Health & Science

Bones Are (Not) Better: The Battle to Ban Pro-Ana Websites

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Childhood and adult obesity is highly reported as a growing epidemic in the United States, yet less often do we hear of the negative psychological and physical ramifications of eating disorders. According to the National Institute of Mental Health, anorexia nervosa is the most fatal mental disorder, “[with] an estimated mortality rate of around 10 percent.” According to the National Eating Disorder Association, “20 million women and 10 million men [in the United States] suffer from a clinically significant eating disorder at some time in their life.” Although these types of disorders may not always be obvious, they are taking a toll on many young Americans who suffer in silence until it is too late.

What is an eating disorder?

An eating disorder is a life consuming mental illness that forces an individual to consciously diet or consume to an extreme, detrimental point. People who are affected by an eating disorder constantly obsess over calories, food, and their body weight. In the case of anorexia, the person limits his or her calorie intake to an extremely low and unhealthy number and adheres to a strict diet only consisting of “safe” foods. An individual with bulimia binges until he or she is uncomfortably full, then purges by vomiting. These disorders cause serious physical and psychological damage and can ultimately result in death. They are fueled by personal angst, trauma, and are essentially a way to cope with negative feelings, including personality disorders such as Obsessive Compulsive and extreme perfectionist tendencies. Eating disorders go beyond the surface desire of wanting to be thin. If left untreated through cognitive therapy and support, eating disorders will progressively consume the victim, until his or her entire life revolves around appeasing this internally violent illness.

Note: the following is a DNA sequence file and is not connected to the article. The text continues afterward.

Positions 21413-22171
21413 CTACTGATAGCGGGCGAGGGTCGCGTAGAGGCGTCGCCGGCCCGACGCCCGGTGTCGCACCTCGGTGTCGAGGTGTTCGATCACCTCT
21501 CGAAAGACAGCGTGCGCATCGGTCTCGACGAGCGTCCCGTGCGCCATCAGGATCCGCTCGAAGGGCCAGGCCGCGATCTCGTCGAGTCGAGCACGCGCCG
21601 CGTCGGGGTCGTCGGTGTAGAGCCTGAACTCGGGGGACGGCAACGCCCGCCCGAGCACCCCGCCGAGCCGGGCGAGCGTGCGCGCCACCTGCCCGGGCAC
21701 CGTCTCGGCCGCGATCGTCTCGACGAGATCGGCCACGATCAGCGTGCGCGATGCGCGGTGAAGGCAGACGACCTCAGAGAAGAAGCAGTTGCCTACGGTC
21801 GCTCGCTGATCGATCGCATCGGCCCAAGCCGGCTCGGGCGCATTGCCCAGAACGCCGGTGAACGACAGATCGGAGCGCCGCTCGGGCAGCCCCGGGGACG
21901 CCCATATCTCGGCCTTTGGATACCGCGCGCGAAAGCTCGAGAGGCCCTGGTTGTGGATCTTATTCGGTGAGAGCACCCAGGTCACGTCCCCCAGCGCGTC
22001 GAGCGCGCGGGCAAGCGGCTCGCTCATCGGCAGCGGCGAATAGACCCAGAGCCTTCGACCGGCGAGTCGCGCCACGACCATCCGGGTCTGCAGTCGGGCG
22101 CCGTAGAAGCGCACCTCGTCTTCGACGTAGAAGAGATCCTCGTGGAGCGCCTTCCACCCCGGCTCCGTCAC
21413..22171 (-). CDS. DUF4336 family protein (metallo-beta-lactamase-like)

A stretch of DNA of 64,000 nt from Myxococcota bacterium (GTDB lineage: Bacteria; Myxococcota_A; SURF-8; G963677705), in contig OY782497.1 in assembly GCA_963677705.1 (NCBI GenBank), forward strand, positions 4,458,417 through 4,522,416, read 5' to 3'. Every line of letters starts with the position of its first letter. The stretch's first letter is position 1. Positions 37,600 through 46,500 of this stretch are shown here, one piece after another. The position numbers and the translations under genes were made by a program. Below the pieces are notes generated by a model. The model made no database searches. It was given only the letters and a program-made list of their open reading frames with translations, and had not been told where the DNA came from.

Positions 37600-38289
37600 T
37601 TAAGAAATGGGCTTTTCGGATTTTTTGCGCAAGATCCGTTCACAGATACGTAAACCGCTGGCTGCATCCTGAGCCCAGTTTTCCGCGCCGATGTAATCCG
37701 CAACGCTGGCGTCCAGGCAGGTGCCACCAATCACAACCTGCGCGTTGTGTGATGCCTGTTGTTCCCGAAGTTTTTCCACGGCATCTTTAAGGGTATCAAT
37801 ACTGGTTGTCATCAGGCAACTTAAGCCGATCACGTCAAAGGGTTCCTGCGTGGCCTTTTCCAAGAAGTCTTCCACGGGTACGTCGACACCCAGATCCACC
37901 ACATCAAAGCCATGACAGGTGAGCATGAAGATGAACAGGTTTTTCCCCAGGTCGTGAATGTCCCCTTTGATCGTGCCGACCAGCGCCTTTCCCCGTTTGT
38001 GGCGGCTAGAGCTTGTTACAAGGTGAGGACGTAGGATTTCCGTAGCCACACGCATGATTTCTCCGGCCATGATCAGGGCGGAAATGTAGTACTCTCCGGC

What is a Pro-Ana/Mia website?

A Pro-Ana/Mia website is a public forum on which people, the majority of whom are women, with eating disorders share tips for maintaining an anorexic or bulimic lifestyle. Members share diet, beauty, and fitness tips that revolve around the theme of being thin. Discussions are not all illogical, yet the majority of them are fueled by the intense desire to remain in control, with the ultimate goal of reaching the most emaciated state possible. The sites often feature photographs of extremely thin people whose bones protrude and bodies that appear sick and gaunt. According to Children’s Mercy Hospital and Clinics, “there are now over 400 pro-ana/mia websites.” These sites encourage people to embrace their disorders as a lifestyle and assure victims that they are not abnormal or alone in their choice to live with an eating disorder. They promote and enhance the typically negative image that eating disorders support. Woman offer each other support to fuel the disorder, continuously telling it that the body is not (and never will) be thin enough. According to the National Association of Anorexia Nervosa and Associated Disorders characteristics of a pro-ana site include: